BMW’s Z models may not generate the massive sales volumes of the 3 Series or X5, but they’ve been a key part of the Bavarian marque’s line-up since the Z1 debuted 29 years ago. wheels had the rare opportunity to pedal some historic Zs at the recent international launch of the all-new Z4 in Portugal so, without further ado, here’s our impressions…

 

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Z1 (1989-91)

This was the car that kicked off BMW’s series of Z convertibles, and in many ways it remains the most interesting to date. The Z1’s novelties included plastic body panels and vertically sliding doors that dropped into the sidesills — you could legally drive (although not in all countries) with the doors in their lowered position. In fact, all body panels were removable, so you could even drive the car with them off. The roadster’s platform and 2.5-litre straight-six were derived from the E30 325i, but the Z1 was one of the first BeeEms to feature multilink rear suspension (later adopted for the E36 3 Series).

First impressions on getting a few kilometres down the road are of how connected you feel to this car — modern-day BeeEms are faster and more efficient, but this tactile link is missing. The Z1 has terrifically feelsome steering, and that straight-six sounds superb. Outputs of 168bhp and 222Nm mightn’t sound huge, but they’re enough to propel the 1,250kg drop-top with decent vigour. Its light weight, low centre of gravity and well-sorted suspension make the Z1 a very chuckable and entertaining device and, of all the Zs I pedal today, this is the one that leaves the most indelible impression.

 

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Z3 (1995-2002)

The Z3 was the first mass-produced Z model (BMW built only 8,000-odd Z1s), but in many ways it was a backward step from its

predecessor. While it was based on the chassis of the E36 3 Series, it ditched the multilink rear suspension of the latter in favour of a more rudimentary semi-trailing-arm setup. Also not weighing in its favour was the fact that the Z3 was initially offered only with weedy four-cylinder engines that couldn’t pull the skin off the proverbial custard. Things got better with the 2.8-litre straight-six that joined the line-up in 1997, and from that point on the range was fattened up to eventually include even the beefed-up Z3M, which scored a potent 316bhp 3.2-litre powerplant.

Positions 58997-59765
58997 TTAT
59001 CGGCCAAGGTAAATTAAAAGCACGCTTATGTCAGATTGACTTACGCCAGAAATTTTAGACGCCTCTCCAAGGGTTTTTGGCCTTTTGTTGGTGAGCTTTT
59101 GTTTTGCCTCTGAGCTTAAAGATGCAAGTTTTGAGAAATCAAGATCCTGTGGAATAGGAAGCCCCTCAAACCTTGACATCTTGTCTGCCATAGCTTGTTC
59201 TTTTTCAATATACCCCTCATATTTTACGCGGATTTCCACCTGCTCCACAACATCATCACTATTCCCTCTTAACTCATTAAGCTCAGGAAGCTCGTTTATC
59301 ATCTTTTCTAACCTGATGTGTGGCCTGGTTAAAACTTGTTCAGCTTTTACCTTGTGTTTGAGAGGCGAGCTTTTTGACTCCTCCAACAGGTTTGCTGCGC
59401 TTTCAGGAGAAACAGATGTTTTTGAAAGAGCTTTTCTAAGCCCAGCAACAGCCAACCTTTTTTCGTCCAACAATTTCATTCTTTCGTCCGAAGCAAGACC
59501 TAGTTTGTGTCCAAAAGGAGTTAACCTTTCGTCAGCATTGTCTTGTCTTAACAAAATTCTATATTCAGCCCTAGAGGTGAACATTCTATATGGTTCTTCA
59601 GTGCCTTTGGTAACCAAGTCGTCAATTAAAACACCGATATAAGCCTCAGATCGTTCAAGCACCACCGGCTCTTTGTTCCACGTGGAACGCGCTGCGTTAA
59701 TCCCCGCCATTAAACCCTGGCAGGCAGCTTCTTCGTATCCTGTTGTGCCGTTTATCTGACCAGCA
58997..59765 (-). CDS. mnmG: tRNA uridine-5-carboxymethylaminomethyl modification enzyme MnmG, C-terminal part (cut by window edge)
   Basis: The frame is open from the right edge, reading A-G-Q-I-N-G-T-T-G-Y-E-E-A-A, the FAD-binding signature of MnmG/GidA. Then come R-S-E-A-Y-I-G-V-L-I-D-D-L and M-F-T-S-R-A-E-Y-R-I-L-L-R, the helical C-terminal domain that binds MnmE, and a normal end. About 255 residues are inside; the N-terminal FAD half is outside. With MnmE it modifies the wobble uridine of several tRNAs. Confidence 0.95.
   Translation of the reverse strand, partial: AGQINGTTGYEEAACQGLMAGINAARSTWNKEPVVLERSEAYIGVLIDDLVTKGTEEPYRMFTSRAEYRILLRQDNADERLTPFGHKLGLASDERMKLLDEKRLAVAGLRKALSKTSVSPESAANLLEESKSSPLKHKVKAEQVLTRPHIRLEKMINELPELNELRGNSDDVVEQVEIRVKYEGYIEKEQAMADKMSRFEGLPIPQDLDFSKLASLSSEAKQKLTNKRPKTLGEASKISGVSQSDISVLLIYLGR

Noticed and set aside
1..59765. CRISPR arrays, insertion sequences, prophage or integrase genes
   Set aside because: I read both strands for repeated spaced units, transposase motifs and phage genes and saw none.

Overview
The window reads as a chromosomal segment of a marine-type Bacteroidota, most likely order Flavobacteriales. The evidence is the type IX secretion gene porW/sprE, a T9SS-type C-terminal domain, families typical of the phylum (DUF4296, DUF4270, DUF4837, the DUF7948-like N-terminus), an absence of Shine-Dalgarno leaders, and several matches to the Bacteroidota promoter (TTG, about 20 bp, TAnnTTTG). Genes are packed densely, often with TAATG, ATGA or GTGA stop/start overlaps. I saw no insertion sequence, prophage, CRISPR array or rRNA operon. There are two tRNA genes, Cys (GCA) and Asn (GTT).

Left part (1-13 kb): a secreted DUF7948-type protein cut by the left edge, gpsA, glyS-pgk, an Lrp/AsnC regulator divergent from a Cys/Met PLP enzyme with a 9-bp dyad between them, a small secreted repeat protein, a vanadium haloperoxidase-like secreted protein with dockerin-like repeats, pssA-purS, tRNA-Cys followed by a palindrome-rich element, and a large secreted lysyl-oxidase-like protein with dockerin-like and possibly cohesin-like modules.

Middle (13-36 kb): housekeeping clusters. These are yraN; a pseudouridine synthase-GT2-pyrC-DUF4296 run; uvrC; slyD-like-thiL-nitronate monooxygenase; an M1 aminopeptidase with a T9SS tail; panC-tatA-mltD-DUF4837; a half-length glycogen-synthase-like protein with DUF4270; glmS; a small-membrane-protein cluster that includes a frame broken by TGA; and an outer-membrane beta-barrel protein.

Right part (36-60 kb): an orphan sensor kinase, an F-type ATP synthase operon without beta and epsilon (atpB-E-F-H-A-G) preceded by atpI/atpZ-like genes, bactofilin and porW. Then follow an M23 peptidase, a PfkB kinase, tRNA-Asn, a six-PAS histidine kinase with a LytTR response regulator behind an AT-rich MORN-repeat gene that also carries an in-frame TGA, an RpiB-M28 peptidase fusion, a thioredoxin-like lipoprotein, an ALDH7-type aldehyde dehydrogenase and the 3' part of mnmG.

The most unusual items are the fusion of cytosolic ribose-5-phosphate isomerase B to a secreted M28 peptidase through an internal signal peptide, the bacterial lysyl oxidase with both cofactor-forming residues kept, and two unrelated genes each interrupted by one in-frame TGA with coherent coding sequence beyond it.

Our drive today is thankfully not in the 1.9-litre four-pot version (we’re mounted up in a 2.8), and the Z3 comes across as a reasonably engaging drop-top, although lacking the outright dynamism and charisma of the Z1 I’d driven earlier. It may not go down as a great, but the Z3 notched up over 300,000 sales over its seven-year life cycle, so it was a solid cash cow for the company.

 

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Z8 (2000-2003)

With voluptuous proportions penned by Henrik Fisker (who later designed the Aston Martin DB9 and 2005 Vantage), this is arguably the most beautiful BMW to date. The Z8 was originally conceived as a styling exercise that evoked the sublime 507 roadster from the Fifties, but it went on to become a low-volume production model that cost around Dh500k back in 2000. For this spend, buyers got an immaculately built drop-top with an aluminium body and chassis. They also got the wonderful 4.9-litre V8 from the E39 M5, which served up a 395bhp/500Nm punch, accelerating the Z8 from 0-100kph in under 5sec. Due to the ultra-premium, low-volume nature of the Z8, all elements were either constructed or finished by hand, so it was a bespoke offering in the truest sense.

I have to take a moment to stand in reverential silence before setting off in the Z8. It’s so drop-dead gorgeous that it wouldn’t be appropriate to simply leap in and tear off down the road. Thankfully, the spell isn’t broken within the first few kilometres. That brawny naturally aspirated V8 growls out a wonderful note, and the sixspeed manual ’box is super-slick and precise. The Z8 doesn’t feel rocket-ship fast by today’s standards, but there’s enough pace and agility there to make it a satisfying driver’s car. Mind you, not many will be able to experience this first-hand because the few Z8s that are out there are worth a king’s ransom — they change hands these days for Dh750k or more. A true BMW great.